We are now in the midst of a great national debate over the nationalization of health care. It would be more useful to nationalize the legal profession, for we are fast becoming what the great political theorist Milovan Djilas called a “Land without Justice.” Like the proverbial frog in boiling water, we tolerate the gross injustices we must endure on a daily basis because they have become normal. The legal system didn’t collapse overnight. It became rotten in small increments. We just got used to it. It now amounts to an officially sanctioned, pervasive, and massive system of bribery under which economic existence requires payoffs to legions of lawyers whose “services” to the country are more or less on a par with those of common burglars.
Consider what happens when someone sues their neighbor in this country. Regardless of whether the defendant is innocent or guilty, it will be necessary for him to bear potentially crippling legal fees, not to mention a psychological burden of insecurity that will last for years as the litigation proceeds through the courts. Can anyone explain to me how it is “just” that thousands upon thousands of innocent people must suffer such punishment in our country every year? If we are to avoid this punishment, we are required to pay substantial bribes to the lawyers in the form of high premiums for health, car, and legal insurance. The situation has become intolerable. If we must have big government, let us start by nationalizing the legal industry.
Let us consider how this works out in the case of health care costs. The lawyers tell us that the cost of medical malpractice insurance is insignificant, amounting to less than 2% of total health care costs. According to a recent Congressional Budget Office (CBO) report they often cite, that is quite true. It is also irrelevant. One can see that by looking at a pie chart (hattip Health Guide USA, see below) of our total health care costs. Those costs include a great number of things, such as research, structures and equipment, home health care, hospital care, etc., which figure either relatively little or not at all in the overall medical litigation picture. In fact, such litigation is concentrated overwhelmingly in the “physicians and clinical services” portion of the pie chart, and to only a fraction of that. It is cold comfort to the many physicians who must pay exorbitant malpractice insurance premiums, amounting to many tens, and, in some cases, hundreds of thousands of dollars per year, that those premiums only amount to 2% of the nation’s total health care costs of about $2.5 trillion. For them, the burden is a lot more than 2% of their income. The argument is about as logical as a burglar attempting to justify his acts because, after all, the total take of thieves in the U.S. is less than 2% of the total military budget.
In return for this extortion, the lawyers explain to us that we all profit by improved health care. In fact, according to the CBO report they so often cite themselves,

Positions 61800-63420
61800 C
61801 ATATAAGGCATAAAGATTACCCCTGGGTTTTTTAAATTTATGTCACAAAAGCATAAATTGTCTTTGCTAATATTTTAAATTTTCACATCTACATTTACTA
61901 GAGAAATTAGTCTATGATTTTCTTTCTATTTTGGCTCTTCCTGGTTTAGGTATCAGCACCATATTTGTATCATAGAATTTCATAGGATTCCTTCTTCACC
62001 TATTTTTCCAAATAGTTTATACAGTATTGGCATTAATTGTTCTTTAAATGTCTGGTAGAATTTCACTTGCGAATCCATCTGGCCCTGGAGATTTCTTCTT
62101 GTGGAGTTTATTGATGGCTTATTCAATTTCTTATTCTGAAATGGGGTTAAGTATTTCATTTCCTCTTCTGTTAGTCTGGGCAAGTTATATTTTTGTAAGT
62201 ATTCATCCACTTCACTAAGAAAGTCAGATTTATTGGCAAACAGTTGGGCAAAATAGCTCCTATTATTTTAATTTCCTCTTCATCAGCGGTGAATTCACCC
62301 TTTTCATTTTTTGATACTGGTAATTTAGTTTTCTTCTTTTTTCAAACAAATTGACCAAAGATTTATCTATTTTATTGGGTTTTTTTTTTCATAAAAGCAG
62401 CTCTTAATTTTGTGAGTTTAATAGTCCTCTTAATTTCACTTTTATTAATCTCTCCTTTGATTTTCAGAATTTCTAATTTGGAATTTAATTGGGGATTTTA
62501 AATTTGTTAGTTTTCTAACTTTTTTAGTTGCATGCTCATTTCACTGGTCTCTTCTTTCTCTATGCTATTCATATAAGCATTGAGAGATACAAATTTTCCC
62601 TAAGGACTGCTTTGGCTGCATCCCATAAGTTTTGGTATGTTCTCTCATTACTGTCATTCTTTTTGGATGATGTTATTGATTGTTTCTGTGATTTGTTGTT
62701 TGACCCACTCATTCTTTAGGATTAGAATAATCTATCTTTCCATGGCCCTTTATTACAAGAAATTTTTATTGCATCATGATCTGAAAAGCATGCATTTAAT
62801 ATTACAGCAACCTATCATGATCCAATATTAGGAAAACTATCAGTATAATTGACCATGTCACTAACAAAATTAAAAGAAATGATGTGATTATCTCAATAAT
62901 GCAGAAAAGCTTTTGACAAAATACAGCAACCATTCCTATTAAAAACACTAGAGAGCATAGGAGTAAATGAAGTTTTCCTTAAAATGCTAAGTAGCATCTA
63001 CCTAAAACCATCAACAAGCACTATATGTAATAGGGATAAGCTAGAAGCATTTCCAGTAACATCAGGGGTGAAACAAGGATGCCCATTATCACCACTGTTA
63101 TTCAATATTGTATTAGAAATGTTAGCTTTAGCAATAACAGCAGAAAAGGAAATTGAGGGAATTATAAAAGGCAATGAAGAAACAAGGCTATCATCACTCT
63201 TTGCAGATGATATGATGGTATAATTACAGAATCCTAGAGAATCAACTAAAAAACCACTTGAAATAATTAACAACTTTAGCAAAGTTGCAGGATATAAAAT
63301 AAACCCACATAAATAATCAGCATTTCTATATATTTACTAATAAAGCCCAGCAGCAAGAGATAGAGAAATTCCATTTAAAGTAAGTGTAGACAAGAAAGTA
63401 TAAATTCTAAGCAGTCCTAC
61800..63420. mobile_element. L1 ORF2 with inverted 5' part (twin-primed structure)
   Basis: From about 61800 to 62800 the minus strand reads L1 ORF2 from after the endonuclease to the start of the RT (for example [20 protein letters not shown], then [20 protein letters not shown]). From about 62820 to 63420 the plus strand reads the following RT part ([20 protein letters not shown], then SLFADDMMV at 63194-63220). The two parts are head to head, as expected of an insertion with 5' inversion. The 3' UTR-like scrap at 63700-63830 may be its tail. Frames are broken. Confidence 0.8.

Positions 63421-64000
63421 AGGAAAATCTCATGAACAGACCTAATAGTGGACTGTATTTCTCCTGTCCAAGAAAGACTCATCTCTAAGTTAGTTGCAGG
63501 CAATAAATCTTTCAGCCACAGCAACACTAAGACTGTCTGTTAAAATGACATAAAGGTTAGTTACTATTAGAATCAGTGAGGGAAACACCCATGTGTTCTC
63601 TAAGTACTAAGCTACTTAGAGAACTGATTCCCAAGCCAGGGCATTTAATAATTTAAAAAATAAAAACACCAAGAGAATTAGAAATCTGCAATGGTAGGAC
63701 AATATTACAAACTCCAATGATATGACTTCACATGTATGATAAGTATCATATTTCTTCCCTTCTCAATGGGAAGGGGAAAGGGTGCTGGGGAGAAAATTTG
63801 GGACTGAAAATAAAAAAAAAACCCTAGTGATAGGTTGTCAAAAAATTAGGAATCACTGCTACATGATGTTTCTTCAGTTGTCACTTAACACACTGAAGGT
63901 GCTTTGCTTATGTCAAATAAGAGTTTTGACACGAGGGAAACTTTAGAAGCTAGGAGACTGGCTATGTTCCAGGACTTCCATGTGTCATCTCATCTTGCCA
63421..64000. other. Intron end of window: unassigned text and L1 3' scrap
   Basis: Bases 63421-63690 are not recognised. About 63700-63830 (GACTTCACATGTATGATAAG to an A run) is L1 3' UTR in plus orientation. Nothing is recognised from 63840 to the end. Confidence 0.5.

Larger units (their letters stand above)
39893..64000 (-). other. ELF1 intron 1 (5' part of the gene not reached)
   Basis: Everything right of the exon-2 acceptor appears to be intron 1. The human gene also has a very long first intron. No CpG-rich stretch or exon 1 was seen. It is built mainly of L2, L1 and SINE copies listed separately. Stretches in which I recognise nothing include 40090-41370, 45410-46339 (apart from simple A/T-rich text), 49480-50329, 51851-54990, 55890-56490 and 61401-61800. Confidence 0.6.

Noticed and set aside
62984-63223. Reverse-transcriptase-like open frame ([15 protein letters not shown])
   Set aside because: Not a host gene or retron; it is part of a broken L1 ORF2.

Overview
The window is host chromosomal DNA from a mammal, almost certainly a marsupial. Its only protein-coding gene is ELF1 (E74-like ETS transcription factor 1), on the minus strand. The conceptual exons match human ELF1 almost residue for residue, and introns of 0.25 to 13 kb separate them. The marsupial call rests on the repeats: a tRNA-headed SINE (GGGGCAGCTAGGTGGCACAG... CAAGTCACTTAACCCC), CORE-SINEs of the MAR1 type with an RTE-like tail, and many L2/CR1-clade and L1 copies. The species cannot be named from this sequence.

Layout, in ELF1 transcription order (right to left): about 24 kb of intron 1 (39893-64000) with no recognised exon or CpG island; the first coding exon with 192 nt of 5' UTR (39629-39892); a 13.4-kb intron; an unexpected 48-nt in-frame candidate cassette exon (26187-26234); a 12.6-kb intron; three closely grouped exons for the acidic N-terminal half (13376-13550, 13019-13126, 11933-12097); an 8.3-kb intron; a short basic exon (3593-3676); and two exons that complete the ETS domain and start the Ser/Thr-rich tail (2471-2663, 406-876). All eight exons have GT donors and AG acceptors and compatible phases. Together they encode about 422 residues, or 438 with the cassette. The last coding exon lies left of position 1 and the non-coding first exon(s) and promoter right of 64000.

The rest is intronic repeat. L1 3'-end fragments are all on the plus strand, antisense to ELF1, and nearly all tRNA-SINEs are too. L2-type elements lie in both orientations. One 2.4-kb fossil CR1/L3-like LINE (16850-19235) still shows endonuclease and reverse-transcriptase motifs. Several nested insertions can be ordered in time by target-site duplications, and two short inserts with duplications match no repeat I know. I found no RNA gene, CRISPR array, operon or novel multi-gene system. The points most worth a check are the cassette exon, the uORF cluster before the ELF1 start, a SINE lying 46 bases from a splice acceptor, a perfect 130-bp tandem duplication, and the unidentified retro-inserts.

Defenders of current tort law sometimes argue that restrictions on malpractice liability could undermine the deterrent effect of such liability and thus lead to higher rates of medical injuries. However, it is not obvious that the current tort system provides effective incentives to control such injuries. One reason for doubt is that health care providers are generally not exposed to the financial cost of their own malpractice risk because they carry liability insurance, and the premiums for that insurance do not reflect the records or practice styles of individual providers but more-general factors such as location and medical specialty. Second, evidence suggests that very few medical injuries ever become the subject of a tort claim. The 1984 New York study estimated that 27,179 cases of medical negligence occurred in hospitals throughout the state that year, but only 415—or 1.5 percent—led to claims. In short, the evidence available to date does not make a strong case that restricting malpractice liability would have a significant effect, either positive or negative, on economic efficiency.
In a word, the only ones who gain anything from the suffering and expense that health litigation entails are the lawyers themselves. They gain big time, and that’s the only reason our organized system of bribery continues. This is true not only of health care, but of accident litigation and any other activity in which lawyers can exploit human greed to inflict their “services” on the rest of us.
Suppose, however, that the effects of all this costly litigation are really all the lawyers tell us they are. Suppose it really does weed out bad doctors. Suppose it really does improve health care. Suppose it really does compensate the victims of malpractice, and only them, for the injury they have suffered. Would that, somehow, justify punishing the innocent with the guilty, forcing them to bear high legal fees, years of anxiety, and days wasted in litigation? Was that the dream of our founding fathers? “Let 100 innocent suffer as long as we can catch one who is really guilty?” That was the ethic of the Gulag. It seems to me that only those who have been profoundly corrupted by greed can really believe such a thing. And yet that is the kind of system we have, not only in medical malpractice, but in all other tort litigation. Odd, isn’t it, that all the worthy “experts” in ethics our universities have been pumping out never seem to object to this travesty of justice, or at least not loudly enough to make themselves heard?
The private practice of law in the United States has been corrupted beyond repair. The government has nationalized large sectors of the financial and automobile industries, and is in the process of nationalizing health care. While they’re at it, they should do something really useful, and nationalize the legal profession.